The Award Winning Newspaper Of Pace University


The Award Winning Newspaper Of Pace University


The Award Winning Newspaper Of Pace University


The Pace Womens basketball bench celebrates on the sidelines (
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Opportunity to Voice Concerns- Pace Chronicle to Interview President Krislov
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Main Entrance of Kessel Cafe (Pace Chronicle file photo)
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Jeter: “2014 will be my last,” Pace reacts

Jeter: “2014 will be my last,” Pace reacts

One of New York’s legendary athletes will retire from Major League Baseball (MLB) after the 2014 season as the New York Yankees’ captain and shortstop. Derek Jeter said in his statement released on Wed., Feb. 12 via Facebook, “The one thing I always said to myself was that when baseball started to feel more like a job, it would be time to move forward.”

Even rivals are disappointed by his sudden statement.

“As a Boston Red Sox fan, I have the most respect for Jeter because he’s an amazing player and has been the face of the [Yankees] since he started playing shortstop with them,” freshman accounting major James Obuchowski said. “I was pretty upset, but at the same time he’s had a wonderful career.”

Jeter is completely respected amongst all baseball fans and his announcement was both startling and saddening. He’s been idyllic and has been an impact on many young baseball players’ lives. He has had a successful career in sports’ toughest market and is about to come out unscathed.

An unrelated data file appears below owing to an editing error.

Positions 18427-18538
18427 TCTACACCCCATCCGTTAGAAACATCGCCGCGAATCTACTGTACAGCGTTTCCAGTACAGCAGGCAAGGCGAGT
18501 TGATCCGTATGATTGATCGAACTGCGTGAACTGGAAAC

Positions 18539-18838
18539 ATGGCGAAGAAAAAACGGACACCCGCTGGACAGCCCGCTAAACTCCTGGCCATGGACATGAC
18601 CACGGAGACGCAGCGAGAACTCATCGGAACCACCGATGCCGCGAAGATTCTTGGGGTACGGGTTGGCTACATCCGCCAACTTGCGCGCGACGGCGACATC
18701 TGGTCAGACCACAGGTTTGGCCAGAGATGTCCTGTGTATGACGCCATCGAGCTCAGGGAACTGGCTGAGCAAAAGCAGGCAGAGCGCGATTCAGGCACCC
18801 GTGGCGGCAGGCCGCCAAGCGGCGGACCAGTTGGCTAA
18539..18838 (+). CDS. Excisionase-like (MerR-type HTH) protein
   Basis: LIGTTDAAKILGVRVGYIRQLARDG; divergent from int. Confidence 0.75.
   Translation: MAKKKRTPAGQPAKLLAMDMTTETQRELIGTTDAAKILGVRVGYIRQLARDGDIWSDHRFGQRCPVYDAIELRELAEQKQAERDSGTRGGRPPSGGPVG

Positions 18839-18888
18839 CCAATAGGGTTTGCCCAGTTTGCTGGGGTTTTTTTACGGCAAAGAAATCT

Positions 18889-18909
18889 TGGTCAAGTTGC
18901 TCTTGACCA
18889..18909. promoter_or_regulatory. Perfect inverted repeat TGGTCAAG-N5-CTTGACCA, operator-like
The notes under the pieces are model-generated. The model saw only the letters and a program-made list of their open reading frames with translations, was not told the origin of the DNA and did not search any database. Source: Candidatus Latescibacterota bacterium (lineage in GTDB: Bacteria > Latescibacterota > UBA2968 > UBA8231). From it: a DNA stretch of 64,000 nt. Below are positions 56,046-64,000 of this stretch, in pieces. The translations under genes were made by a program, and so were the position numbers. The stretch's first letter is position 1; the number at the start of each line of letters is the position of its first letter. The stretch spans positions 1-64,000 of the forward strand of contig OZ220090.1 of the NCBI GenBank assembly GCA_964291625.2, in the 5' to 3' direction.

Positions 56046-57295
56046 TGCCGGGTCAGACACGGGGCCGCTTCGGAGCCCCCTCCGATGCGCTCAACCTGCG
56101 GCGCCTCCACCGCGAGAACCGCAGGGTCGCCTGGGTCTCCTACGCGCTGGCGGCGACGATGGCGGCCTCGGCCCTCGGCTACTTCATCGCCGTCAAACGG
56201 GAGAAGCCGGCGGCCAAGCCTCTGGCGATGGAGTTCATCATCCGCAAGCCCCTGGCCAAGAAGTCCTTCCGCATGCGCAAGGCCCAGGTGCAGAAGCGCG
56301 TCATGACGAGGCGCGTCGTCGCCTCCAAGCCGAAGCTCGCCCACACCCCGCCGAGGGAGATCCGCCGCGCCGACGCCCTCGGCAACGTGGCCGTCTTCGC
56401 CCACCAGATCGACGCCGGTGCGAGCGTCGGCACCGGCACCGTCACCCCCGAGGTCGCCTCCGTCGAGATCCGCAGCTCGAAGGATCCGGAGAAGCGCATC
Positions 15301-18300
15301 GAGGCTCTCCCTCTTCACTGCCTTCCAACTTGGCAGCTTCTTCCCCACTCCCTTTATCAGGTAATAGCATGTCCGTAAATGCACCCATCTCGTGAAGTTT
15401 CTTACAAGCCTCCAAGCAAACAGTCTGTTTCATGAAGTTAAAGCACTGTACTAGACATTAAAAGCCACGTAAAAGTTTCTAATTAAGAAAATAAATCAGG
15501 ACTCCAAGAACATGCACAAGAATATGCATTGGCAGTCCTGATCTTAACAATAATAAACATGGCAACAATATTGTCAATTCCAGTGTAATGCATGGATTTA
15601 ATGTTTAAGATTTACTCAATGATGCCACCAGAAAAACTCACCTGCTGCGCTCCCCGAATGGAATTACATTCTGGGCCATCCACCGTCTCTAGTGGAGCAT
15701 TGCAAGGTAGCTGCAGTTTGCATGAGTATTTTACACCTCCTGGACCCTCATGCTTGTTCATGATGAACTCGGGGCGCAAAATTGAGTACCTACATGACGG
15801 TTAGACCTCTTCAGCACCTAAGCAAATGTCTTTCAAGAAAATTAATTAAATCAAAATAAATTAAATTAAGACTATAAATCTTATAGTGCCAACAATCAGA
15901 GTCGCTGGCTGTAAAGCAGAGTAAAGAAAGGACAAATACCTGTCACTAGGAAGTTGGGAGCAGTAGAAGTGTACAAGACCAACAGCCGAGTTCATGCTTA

“A generation is now over,” said freshman business undecided major Joe Casarella, in reference to baseball losing two greats in back-to-back years. “[We] had the Core Four with Jorge Posada, Andy Pettitte, Mariano Rivera, and Jeter; after this year it’s basically all over, time for a new generation.”

Just last season the Yankees lost Rivera, as he too retired. Rivera is statistically baseball’s greatest closer with 652 regular season saves and is what many consider to be the main reason as to why the Yankees have their World Series championships from 1996, 1998-2000 and 2009. Rivera is also the all-time postseason leader in saves (42) and ERA (0.70).

Casarella, a baseball player himself, grew up watching Jeter.

“He meant a lot,” Casarella said. “I’m a New York Mets fan, to be honest, and the only players that I respect from the [Yankees] are Rivera and Jeter. I thought [Jeter] was the classiest player that I’ve ever seen play.”

The Yankees’ goal every season is to win another championship. It only seems fitting that Jeter would win his sixth ring in his last season as one of the Yankees’ most famed players.

“I hope not,” Obuchowski later said in reference to a possible Yankees World Series victory. “But they definitely stand a good chance just like how the Baltimore Ravens won in Ray Lewis’s last year.”

Ever since Jeter’s retirement was announced ticket prices have soared. The New York Times reported that Jeter’s final Yankee Stadium appearance was starting at $26. In nearly two hours of his announcement the price had risen by 350 percent.

“I was sad when I found out about Jeter. I couldn’t believe it,” said Yankee fan and freshman education major Nancy Tavarez. “[Jeter’s] the greatest shortstop of all-time.”

There is no easy way to justify what or who Jeter is, the only thing people can say is that he is the classiest player to play in any generation. From the Mr. November shot in game four of the 2001 World Series to his 3,000 career hit landing in the stands in left-center field Jeter defined a generation of baseball and stands taller and just as tall as the others he is compared to.

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James Miranda, Sports Editor

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